Okie dokie, we’re finally getting to the part of programming that a lot of people have questions about. They ask things such as how long should my hypertrophy phase be, how long should I build general strength, when should I peak? All of those questions will be answered within a spectrum in this post. However, I want to advise you not to get too caught up in all the hype that phase potentiation seems to stir up. If I you don’t have all the other variables from previous posts/the book I’m getting this from, then your phase potentiation won’t matter. Please read that again, while its a great topic it’s not the most important thing in your programming.

Let’s take a birds eye view of what your phases should look like before we dive in. Hypertrophy phases build muscle, strength phases increase strength and preserve muscle, and peaking sharpens what you’ve built during both phases.

So you decide you want to get Swole and opt to dive into a hypertrophy cycle. What we already know is that you should be training in the 60-75% range for 6-10 reps. However, what we don’t know is the point of a hypertrophy phases, which is building size and work capacity. Hypertrophy essentially is you attempting to build a bigger, better motor for the following phases. You can train a muscle group 2-6x/week depending on the SRA curve of the muscle. You want to do 15-30 sets per muscle group, 6-10 reps per set, between 60-75%. These phases generally last 2-3 months. For all you bodybuilder bros out there I want you to realize something, staying in a hypertrophy phase for too long is detrimental to your overall progress. Your body will adapt and you will wonder why you aren’t getting bigger, and the answer is because you aren’t pushing the limits on your strength. If you neglect the strength phase you won’t be very successful.

Next we go into the strength phase, and the goal is obviously to gain muscle strength. If that wasn’t obvious to you I’m selling ocean front property in Arizona. Along with this we have a secondary goal of preserving muscle size from the hypertrophy phase. You can train a muscle 2-4x/week in a strength phase based of the SRA curve. You should perform 10-20 sets per muscle, 3-6 reps per set, at 75-90%. Strength blocks typically last 3-4 months. For all you powerlifting bros out there, consider a hypertrophy phase every now and then to build more muscle that will later result in a bigger total.

Finally we reach the peaking phase where all the PRs of lifters past lie. The goal here is sharpen our technical and neural abilities, while maintaining mass and strength. You will train muscle groups 1-3x/week based on the SRA curve. You should perform 5-10 sets per muscle, 1-3 reps per set and the sets should be between 85-95%. The average duration of a peaking block is 1-2 months, at three months you begin to lose muscle size and strength.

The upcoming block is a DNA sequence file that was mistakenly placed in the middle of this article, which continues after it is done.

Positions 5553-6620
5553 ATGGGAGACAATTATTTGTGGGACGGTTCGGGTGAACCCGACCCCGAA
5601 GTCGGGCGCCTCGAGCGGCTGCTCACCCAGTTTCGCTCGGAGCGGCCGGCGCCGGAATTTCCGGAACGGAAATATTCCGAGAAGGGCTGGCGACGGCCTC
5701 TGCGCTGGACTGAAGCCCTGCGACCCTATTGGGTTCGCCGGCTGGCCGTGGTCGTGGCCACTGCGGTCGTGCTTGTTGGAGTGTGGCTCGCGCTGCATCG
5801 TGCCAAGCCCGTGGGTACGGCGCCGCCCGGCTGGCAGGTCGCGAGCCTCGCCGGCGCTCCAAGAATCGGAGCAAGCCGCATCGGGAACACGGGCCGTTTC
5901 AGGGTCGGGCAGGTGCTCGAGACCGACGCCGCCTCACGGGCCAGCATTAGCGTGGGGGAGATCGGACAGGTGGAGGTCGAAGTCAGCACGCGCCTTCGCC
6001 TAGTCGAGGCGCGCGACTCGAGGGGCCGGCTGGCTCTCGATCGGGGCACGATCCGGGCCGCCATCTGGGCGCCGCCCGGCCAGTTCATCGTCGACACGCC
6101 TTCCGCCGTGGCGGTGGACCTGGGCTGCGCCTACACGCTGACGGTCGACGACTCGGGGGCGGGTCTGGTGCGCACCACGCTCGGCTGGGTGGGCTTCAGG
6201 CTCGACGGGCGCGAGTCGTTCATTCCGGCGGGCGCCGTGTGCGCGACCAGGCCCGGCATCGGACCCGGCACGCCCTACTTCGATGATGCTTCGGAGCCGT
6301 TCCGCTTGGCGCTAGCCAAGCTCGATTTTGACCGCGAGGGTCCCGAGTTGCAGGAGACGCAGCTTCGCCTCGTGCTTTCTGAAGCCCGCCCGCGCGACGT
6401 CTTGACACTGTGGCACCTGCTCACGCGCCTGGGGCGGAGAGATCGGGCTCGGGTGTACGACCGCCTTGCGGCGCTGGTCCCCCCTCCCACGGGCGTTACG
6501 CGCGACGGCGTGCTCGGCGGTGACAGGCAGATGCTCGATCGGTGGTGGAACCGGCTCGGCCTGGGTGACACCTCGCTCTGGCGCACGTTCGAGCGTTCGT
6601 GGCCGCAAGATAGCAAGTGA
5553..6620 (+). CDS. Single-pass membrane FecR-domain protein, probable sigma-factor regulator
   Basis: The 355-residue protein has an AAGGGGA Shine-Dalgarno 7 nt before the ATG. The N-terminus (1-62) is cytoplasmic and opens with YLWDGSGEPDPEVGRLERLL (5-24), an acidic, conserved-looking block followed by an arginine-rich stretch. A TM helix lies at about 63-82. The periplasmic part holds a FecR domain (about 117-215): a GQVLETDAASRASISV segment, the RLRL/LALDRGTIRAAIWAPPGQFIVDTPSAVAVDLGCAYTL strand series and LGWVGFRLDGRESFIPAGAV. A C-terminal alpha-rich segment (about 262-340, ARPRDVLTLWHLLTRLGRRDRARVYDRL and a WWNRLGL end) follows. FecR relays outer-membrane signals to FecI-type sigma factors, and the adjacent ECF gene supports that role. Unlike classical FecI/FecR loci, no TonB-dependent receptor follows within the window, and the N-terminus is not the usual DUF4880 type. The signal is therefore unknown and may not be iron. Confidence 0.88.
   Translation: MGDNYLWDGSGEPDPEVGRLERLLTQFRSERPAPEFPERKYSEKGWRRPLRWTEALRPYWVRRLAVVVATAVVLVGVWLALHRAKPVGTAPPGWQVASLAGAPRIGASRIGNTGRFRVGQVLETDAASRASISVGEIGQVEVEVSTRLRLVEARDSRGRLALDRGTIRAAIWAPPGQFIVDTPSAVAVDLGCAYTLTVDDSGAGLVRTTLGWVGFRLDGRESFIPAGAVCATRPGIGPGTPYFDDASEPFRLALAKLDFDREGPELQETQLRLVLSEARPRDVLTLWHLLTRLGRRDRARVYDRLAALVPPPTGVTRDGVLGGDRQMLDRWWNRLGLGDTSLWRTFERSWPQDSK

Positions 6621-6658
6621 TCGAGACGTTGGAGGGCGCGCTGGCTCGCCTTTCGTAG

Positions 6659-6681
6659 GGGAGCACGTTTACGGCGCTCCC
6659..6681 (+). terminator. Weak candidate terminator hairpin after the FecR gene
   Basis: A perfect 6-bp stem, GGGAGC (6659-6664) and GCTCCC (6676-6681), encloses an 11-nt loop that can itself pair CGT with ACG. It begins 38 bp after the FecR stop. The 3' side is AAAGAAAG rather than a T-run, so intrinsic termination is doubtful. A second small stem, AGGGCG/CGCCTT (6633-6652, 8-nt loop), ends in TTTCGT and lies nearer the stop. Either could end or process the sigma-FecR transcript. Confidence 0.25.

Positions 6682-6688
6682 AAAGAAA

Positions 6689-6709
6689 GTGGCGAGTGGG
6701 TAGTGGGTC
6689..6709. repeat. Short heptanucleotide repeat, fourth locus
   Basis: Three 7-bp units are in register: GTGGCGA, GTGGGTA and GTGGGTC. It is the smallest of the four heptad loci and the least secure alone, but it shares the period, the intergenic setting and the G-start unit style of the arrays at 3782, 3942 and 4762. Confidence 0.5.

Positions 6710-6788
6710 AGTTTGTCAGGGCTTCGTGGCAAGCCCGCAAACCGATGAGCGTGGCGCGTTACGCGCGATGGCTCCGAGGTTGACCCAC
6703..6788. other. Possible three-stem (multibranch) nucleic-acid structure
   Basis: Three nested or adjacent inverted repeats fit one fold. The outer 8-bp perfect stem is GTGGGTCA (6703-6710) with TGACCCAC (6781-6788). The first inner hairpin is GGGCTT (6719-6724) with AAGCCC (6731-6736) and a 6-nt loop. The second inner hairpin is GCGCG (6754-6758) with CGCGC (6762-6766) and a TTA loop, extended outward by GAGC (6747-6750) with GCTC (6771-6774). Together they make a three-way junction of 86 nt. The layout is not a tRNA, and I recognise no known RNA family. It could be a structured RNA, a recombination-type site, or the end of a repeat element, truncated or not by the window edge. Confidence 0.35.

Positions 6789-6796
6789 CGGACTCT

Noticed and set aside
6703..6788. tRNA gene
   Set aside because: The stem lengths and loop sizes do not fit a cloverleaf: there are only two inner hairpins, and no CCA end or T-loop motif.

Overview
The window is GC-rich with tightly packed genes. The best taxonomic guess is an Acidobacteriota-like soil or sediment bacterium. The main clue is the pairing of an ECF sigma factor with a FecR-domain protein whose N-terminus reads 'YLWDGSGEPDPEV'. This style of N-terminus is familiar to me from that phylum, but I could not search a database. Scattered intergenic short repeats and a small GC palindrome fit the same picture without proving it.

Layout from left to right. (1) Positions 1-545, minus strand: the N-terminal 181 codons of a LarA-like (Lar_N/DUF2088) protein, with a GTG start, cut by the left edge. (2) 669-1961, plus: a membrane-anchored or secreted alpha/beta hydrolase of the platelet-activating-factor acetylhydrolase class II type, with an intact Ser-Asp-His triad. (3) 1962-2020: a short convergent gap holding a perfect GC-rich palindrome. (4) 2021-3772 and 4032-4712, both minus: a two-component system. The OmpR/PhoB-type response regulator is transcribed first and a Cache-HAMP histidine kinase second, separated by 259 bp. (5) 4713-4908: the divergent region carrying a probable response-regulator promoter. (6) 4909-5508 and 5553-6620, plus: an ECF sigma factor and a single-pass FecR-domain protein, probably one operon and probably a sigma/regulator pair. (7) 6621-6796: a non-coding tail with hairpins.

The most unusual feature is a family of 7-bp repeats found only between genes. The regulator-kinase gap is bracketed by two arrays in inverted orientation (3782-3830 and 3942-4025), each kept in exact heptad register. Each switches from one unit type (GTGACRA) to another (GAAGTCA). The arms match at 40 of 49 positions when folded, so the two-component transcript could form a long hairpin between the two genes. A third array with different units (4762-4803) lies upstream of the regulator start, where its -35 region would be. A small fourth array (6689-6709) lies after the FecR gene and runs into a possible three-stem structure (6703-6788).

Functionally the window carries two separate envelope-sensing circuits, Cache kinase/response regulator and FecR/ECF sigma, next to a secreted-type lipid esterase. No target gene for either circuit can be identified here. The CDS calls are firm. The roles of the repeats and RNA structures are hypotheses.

How do we make sure that we keep the progress we made in previous phases? Let’s say that little Bobby has shitty quad development, so decided to use high bar squats as his main movement during a hypertrophy phase. Therefore, Bobby now has less shitty quads and he would like to keep them that way, but he needs to start a strength phase and is worried about losing his newfound size. No need to worry little Bobby, just make the first macrocylcle of your strength block a high bar squat, this will essentially lock in your muscle size. After your first macrocylcle you should be able to go to a different variation or the competition style squat. 

So Bobby just ran through his strength phase and is ready to peak for his competition. He now has 4-6 months of hard work under his belt, and then he nails his peaking block. Bobby is now overreached and needs to back off before the competition, but he can’t lose his neural gains. *Bobby silently weeps into his tub of protein powder* “Impossible!” he cries, “We all know you can’t take a week off and come back stronger, I’ve wasted 6 months of hard work you crook!” Hey now Booby, I don’t appreciate you calling me names and I never said take a week off. We are going to deload into your meet so that you can maintain fitness and drop fatigue. To do this we are going to lower volume and maintain intensity, so cut your volume in half and keep your percentages. Best of both worlds right? Now go kick some ass and apologize for calling me a crook!

Until next time, 

Stick to the plan 


Israetel, M., & Smith, C. (n.d.). Scientific Principles of Strength Training.